L’esprit de l’escalier

Oh, if only I’d made this point, or come back on that one…we all do it, and it rarely gets any better. L’esprit de l’escalier as the French call it – the feeling of anger when you walk away after an argument and wish you’d come up with the great riposte now forming (too late) in your mind.

It’s rather more annoying when somebody offers you a massive open goal and you miss. I had such an opportunity last Friday, when I went north to Glasgow to be on BBC 2’s The Review Show, the revamped and extended new version of Newsnight Review. Much of the very enjoyable discussion revolved around the increase in climate change scepticism, and it’s pretty fair to say I was on my own on that one, against Tristram Hunt, Paul Morley and the artist Beth Derbyshire. It got quite heated, but towards the end of that particular segment, while pointing out that it seemed clear the weather was changing, Beth mentioned Haiti as an example.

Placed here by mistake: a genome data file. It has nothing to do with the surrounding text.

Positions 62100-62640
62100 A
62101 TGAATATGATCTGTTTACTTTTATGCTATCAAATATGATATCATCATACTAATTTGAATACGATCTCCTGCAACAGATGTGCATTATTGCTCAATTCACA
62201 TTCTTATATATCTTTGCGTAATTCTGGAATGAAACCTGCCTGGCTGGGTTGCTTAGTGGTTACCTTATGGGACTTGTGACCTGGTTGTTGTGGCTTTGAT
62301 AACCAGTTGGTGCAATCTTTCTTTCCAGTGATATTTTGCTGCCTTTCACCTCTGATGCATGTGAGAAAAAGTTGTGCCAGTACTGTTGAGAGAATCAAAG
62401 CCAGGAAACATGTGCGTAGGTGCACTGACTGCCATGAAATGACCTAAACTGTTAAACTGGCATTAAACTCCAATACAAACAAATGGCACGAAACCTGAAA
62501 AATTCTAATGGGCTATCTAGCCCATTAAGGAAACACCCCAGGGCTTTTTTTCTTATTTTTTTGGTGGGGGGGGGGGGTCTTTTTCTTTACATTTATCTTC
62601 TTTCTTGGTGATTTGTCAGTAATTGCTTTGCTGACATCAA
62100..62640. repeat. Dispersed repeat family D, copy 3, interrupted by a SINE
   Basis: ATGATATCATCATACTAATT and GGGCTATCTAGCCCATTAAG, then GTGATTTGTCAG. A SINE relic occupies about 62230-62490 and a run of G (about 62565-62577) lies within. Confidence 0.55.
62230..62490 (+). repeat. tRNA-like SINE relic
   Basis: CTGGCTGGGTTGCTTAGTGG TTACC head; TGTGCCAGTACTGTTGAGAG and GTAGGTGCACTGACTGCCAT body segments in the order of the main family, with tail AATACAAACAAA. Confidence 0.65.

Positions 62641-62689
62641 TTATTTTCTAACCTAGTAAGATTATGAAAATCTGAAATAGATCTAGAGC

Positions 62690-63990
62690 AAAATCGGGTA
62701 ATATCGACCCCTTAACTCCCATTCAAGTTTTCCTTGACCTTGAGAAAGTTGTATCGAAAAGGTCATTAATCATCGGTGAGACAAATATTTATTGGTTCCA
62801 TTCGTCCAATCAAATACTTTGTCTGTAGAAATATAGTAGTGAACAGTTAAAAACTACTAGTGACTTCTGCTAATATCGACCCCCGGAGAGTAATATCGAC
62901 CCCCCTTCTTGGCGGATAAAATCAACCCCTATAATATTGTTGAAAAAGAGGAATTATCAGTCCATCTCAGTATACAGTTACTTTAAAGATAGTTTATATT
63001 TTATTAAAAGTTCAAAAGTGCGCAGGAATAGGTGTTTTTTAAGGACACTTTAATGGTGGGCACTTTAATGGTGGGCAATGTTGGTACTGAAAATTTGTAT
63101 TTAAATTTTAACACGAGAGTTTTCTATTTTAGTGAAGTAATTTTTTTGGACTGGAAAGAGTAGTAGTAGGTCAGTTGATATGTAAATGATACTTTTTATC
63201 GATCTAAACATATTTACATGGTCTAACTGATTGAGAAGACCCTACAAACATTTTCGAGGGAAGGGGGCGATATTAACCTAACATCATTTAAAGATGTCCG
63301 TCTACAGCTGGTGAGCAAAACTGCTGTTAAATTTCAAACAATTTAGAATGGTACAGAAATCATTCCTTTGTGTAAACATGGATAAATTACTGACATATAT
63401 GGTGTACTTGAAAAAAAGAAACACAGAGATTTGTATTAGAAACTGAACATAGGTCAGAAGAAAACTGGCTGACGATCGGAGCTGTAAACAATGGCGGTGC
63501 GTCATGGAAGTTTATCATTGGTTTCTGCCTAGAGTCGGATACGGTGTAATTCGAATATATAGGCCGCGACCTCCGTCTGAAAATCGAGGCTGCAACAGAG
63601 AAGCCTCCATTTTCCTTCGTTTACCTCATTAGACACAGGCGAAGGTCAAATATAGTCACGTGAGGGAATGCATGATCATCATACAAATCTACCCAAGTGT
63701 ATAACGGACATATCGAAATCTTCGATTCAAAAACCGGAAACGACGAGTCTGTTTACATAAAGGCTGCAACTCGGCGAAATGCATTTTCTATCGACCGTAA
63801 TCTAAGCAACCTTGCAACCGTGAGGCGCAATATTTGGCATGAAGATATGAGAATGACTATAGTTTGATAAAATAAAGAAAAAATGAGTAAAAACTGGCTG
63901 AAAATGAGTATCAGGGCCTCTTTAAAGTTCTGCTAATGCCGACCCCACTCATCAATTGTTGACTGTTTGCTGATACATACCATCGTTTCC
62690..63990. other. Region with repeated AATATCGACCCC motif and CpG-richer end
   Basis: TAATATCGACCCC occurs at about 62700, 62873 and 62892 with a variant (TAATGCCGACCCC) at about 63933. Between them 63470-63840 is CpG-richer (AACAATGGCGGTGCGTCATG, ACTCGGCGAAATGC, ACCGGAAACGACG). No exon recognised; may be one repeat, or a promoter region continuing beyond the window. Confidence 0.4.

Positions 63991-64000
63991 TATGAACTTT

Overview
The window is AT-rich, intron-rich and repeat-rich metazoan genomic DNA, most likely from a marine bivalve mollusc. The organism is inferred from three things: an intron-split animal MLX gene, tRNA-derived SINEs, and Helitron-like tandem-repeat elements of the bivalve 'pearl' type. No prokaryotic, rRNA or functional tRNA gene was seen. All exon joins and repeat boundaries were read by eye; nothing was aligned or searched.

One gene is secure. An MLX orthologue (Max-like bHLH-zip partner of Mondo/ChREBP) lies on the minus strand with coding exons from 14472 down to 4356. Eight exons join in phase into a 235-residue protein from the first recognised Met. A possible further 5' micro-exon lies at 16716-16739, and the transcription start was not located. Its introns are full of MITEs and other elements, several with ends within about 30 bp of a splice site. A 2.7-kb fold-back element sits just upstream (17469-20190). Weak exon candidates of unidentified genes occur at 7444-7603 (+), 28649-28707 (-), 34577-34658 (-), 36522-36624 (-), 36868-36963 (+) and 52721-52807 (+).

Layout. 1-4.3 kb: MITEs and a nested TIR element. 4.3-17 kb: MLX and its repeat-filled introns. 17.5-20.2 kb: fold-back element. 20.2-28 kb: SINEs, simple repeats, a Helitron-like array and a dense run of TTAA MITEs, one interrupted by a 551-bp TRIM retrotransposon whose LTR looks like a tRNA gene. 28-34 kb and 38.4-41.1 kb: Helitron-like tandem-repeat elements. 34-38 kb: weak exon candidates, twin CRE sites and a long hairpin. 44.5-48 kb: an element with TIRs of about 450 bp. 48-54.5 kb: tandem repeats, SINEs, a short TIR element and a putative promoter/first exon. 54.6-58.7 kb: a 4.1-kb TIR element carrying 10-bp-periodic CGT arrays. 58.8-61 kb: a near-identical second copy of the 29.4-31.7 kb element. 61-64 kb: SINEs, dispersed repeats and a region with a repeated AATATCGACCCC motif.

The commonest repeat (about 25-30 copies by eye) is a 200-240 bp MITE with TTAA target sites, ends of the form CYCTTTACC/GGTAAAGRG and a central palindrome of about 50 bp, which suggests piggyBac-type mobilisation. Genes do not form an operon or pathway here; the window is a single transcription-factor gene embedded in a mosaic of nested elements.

Haiti? We’re talking eathquakes here. Earthquakes are not caused by changes in the weather. By simply pointing that out I could have come back strong. But Beth’s point went whistling passed me. Only later, when Mike Mosbacher of this manor pointed it out did I realise what I’d let go.

Oh well. I suppose the mere fact that we were discussing it showed that the argument is moving – shifting, could I say, like tectonic plates?  

Underrated: Abroad

The ravenous longing for the infinite possibilities of “otherwhere”

The king of cakes

"Yuletide revels were designed to see you through the dark days — and how dark they seem today"
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